2.2.3. Peritoneal disease

Because stomach is a peritoneal organ once the tumor cells have extended beyond the gastric wall to the serosal surface peritoneal spread may happen. Peritoneal spread may initially be a localized process confined to the surrounding ligaments (Gunderson, 1982).

2.2.4. Hematogenous spread

For malignancies confined to the stomach the venous drainage is primarily to liver which proves an effective filter. As neoplastic cells invade beyond the stomach wall into adjacent organs, hematogeanous spread through the lymphatics and venous system of the involved organ happens and metastasis to lungs and other organs may happen (Smalley et al., 2002).

2.3. Patterns of relapse

There are 5 ways recurrence following surgical removal of gastric carcinoma: lymph node, remnant stomach, local, peritoneal and hematogenous recurrence. Sixty percent to 72% of gastric cancer patients succumb to recurrences within the first 2 Hematogenous or lymphatic spreads without intraabdominal metastases occur rarely. It may be postulated that gastric cancer prefers to spread intraabdominally, and that locoregional control is therefore an important issue in treatment strategy years (Wu, 2003).. Locoregional recurrence rates varies from 25% to 96% depending on different detection methods and study populations.

2.4. Histology and recurrence

Gastric cancer can recur in different pathways. The possibility of predicting the risk and type of recurrence in patients with resectable gatric cancer could have important implications for therapy, both in the surgical aproach (extent of lymphadenectomy, partial or total resection) and in complemetary therapies. Marelli et al. found out that the main difference was found on the onset of peritoneal recurrence in a study of 412 patients in which they compared the recurrence patterns of intestinal type and diffuse type years (Marelli et al., 2002). Shiriashi et al. confirmed that most recurrences were within the first two years after surgery and rare after 5 years (Shiriashi et al., 2000).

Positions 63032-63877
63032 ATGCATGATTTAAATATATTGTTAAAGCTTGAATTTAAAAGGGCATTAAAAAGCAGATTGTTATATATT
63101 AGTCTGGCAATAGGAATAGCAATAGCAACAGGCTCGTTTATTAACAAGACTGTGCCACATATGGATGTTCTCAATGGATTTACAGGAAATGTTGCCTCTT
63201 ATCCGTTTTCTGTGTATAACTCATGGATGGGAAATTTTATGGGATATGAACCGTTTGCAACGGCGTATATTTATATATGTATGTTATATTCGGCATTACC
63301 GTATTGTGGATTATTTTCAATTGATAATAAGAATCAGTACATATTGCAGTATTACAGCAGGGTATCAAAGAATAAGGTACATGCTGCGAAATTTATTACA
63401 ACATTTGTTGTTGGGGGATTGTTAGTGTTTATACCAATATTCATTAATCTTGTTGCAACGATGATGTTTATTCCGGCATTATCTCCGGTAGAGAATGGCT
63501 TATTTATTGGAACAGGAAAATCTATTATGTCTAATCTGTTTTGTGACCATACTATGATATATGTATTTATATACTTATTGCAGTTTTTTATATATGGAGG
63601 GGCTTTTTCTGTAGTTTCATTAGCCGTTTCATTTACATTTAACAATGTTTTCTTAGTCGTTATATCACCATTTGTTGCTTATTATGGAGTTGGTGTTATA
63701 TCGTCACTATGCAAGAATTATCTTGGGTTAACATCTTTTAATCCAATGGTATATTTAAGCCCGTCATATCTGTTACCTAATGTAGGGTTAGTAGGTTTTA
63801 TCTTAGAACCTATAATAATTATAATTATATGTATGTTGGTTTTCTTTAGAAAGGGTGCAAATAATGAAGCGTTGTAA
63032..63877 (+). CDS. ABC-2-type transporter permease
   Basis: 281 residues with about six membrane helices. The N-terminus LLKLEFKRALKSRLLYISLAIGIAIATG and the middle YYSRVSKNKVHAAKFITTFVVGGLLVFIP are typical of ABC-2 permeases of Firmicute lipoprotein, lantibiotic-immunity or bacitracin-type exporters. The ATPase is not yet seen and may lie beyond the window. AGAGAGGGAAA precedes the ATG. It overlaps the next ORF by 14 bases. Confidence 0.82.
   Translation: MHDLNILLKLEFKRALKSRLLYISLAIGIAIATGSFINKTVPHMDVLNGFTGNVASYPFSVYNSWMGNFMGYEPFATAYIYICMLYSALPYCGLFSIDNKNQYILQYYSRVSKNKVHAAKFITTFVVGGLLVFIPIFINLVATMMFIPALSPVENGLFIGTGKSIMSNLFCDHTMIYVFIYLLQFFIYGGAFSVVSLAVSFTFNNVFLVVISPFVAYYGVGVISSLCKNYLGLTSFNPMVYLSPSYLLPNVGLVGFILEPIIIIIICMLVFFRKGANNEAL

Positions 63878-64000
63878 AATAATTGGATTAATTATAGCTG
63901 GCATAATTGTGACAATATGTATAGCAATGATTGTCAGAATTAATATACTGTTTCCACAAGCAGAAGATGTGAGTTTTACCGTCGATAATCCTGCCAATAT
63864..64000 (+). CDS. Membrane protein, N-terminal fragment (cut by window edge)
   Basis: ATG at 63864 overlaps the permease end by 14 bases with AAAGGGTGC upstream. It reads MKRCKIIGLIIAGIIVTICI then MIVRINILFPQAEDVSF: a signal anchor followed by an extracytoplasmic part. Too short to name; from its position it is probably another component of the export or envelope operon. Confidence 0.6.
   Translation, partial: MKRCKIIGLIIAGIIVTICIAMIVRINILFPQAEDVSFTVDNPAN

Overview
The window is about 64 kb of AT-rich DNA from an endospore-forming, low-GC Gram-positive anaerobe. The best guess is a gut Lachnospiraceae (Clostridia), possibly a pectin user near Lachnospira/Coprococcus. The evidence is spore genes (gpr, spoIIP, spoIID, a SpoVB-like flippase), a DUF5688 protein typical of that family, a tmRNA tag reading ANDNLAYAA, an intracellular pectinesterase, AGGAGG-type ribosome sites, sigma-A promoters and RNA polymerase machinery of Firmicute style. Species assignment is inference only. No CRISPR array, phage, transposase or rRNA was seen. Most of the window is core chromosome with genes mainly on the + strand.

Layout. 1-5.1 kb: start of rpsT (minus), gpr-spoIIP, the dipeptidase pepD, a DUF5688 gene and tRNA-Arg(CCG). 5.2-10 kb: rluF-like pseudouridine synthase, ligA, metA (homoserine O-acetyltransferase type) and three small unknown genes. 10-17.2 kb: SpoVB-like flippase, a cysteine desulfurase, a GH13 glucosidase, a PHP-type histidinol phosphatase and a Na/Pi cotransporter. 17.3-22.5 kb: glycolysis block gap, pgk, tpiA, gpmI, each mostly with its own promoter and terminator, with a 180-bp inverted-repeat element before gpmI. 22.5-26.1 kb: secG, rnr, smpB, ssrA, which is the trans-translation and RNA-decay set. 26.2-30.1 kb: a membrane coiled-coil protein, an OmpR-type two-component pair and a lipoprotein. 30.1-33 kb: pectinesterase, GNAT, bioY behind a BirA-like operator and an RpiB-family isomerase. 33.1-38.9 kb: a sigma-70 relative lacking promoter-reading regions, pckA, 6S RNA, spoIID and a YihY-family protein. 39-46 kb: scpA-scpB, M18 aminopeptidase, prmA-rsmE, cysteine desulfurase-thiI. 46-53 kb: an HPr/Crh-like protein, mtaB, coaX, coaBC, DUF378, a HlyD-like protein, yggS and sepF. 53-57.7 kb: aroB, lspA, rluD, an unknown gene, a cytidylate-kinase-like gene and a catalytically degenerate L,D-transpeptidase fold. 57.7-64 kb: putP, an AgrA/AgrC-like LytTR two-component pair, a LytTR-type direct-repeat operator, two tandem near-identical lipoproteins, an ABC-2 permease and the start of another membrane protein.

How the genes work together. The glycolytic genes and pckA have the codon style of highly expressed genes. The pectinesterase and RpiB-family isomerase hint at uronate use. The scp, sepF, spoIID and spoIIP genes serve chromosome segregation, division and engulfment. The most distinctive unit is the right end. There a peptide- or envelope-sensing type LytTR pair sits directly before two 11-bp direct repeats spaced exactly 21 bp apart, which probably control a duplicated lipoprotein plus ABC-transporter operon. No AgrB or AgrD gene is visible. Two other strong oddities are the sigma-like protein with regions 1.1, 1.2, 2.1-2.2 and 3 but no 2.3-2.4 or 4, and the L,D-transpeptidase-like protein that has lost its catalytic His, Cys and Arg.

For intestinal type of the tumor lymph node positivity, depth of invasion, advanced age and male gender significantly increases the risk of recurrence. The patterns of relapse were mainly locoregional or hematogenous and peritoneal recurrence was limited. For diffuse type of tumors very high rates of peritoneal recurrence were observed in neoplasms with infiltration of the serosa, involvement of second level lymph nodes, and large tumor size. Locoregional recurrences were frequent in advanced forms, lymph node–positive cases, and tumors larger than 4 cm. The rate of hematogenous recurrence was generally smaller than that of peritoneal or locoregional disease. Early forms and tumors smaller than 4 cm recurred primarily via hematogenous route.

The main difference was found in the onset of peritoneal recurrence; this was observed in 34% of diffuse-type cases compared to 9% of intestinal-type cases, and was the main pathway of spread in the former. Compared to intestinal-type cells, the diffuse type showed a greater predisposition to proliferate in the peritoneum, considering that 50% of the cases with infiltration of the serosa led to peritoneal carcinomatosis, which was observed in only 16% of T3 and T4 intestinal-type cases. On the contrary, recurrences of intestinal-type tumors were mainly locoregional or hematogenous. The incidence of hematogenous recurrence did not show significant differences between the intestinal and the diffuse types; in both groups of patients, they observed a higher frequency of this recurrence in lymph node–positive cases, a finding in accord with other reports. However, the degree of involvement in the various organs was different, because the intestinal type metastasized primarily to the liver, whereas in the diffuse type the liver was involved in only half of the cases; in the other cases, hematogenous metastases involved distant organs. The data may suggest that in the diffuse type, but not in the intestinal type, superextended lymphadenectomy may play a more important role in reducing the risk of recurrence. The diffuse type may show a greater propensity than the intestinal type to metastasize to third- and fourth-level lymph nodes (Marelli et al., 2002).